How to Buy an Antique Cash Register

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How to Buy an Antique Cash Register

The humble cash register might not draw a second glance from most people, but antique cash registers are mechanical works of art that look excellent in almost any setting. First invented in 1879 by James Ritty and John Birch in Dayton, Ohio, early cash registers were made of brass, steel, or wood. The most popular antique cash register brand is the National Cash Register company, or NCR, but there are other beautiful cash registers such as from O'Brien, Lamson Consolidated, and Hallwood.

 

Material of a Cash Register

A majority of antique cash registers are made of brass and have a unique hue. However, there are also cast iron items, and registers made of wood. Often, you can also find a cash register with both brass and wooden parts. The type of material does not determine the build quality of a machine, but certainly gives it a characteristic look. When properly polished, solid brass tills look similar to gold and are very attractive. Brass and cast iron machines can have nickel or copper oxide plating. Nickel has a silverish colour and does not tarnish, whereas copper oxide looks like brass when polished.

 

Check the Parts Availability and Condition

The value of a cash register such as one from NCR also depends on its available parts. Some parts that give it character and that you should look out for are the name plates or top signs, clocks, and printer. The name plate sits on top of the register and comes in various designs depending on the model of the machine. While checking the condition of these parts, see if they are still functioning. You can test that they keys are not stuck and that the drawer opens smoothly. While many antique and vintage tills do not come complete with all their parts, they are still very valuable and collectable.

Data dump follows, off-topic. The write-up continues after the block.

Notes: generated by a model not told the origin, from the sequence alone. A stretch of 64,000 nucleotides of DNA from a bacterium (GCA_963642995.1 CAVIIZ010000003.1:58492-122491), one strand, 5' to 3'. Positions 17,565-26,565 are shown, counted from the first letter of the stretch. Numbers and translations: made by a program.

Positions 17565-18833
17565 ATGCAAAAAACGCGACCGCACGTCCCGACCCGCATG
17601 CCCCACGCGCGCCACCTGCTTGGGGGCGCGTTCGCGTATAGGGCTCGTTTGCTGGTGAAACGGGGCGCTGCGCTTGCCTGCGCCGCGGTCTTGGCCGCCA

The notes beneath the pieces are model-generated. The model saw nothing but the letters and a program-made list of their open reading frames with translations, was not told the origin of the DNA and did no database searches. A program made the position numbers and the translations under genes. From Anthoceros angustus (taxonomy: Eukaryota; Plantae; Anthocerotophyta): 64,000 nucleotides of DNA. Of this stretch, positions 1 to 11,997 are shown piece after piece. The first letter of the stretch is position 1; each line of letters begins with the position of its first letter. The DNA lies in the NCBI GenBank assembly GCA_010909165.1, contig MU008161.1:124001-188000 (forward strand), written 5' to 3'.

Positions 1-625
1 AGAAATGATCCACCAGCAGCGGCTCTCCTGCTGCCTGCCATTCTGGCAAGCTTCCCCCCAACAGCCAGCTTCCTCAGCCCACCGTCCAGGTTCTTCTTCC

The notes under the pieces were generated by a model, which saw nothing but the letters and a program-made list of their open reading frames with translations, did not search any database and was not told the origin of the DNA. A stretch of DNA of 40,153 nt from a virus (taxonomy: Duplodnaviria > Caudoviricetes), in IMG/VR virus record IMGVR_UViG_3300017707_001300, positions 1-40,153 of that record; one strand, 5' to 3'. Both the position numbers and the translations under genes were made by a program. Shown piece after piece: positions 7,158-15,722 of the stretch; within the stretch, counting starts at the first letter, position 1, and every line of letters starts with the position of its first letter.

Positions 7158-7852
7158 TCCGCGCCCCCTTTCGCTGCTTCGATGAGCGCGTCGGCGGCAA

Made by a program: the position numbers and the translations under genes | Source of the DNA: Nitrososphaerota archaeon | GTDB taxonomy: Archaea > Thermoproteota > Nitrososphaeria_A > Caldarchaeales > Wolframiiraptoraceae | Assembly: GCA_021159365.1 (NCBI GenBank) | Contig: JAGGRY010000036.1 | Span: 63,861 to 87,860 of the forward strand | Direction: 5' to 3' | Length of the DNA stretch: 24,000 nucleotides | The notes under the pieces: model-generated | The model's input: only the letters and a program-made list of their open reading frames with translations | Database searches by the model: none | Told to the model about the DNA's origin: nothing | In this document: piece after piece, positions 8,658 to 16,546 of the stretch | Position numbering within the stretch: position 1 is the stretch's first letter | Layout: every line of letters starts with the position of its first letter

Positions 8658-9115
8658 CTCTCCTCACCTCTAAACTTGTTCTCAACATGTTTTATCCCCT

Check for Reproduction Parts

Many parts on an antique till can be reproduced, especially the name plate. Before purchasing the machine, check for reproduction parts so you do not pay more than what the item is worth. Original name plates have milling marks where they are cut, while reproduction parts do not. Additionally, original ones usually have a tremendous amount of detail. Other parts are more difficult to reproduce but you should also check the keys, drawer handles and other external components.

 

Should You Restore Your Machine?

Like with most antique and vintage items, it is understandable to want to restore your antique cash register. After all, having it look and function perfectly makes it all the more valuable. However, restoring it can cost a lot, especially if there are many of moving parts to repair such as the keys and price display. Before restoring your cash register, find out the cost and decide whether you should proceed. That being said, one viable restoration that is not too expensive is having the keys and other parts painted instead of plated.

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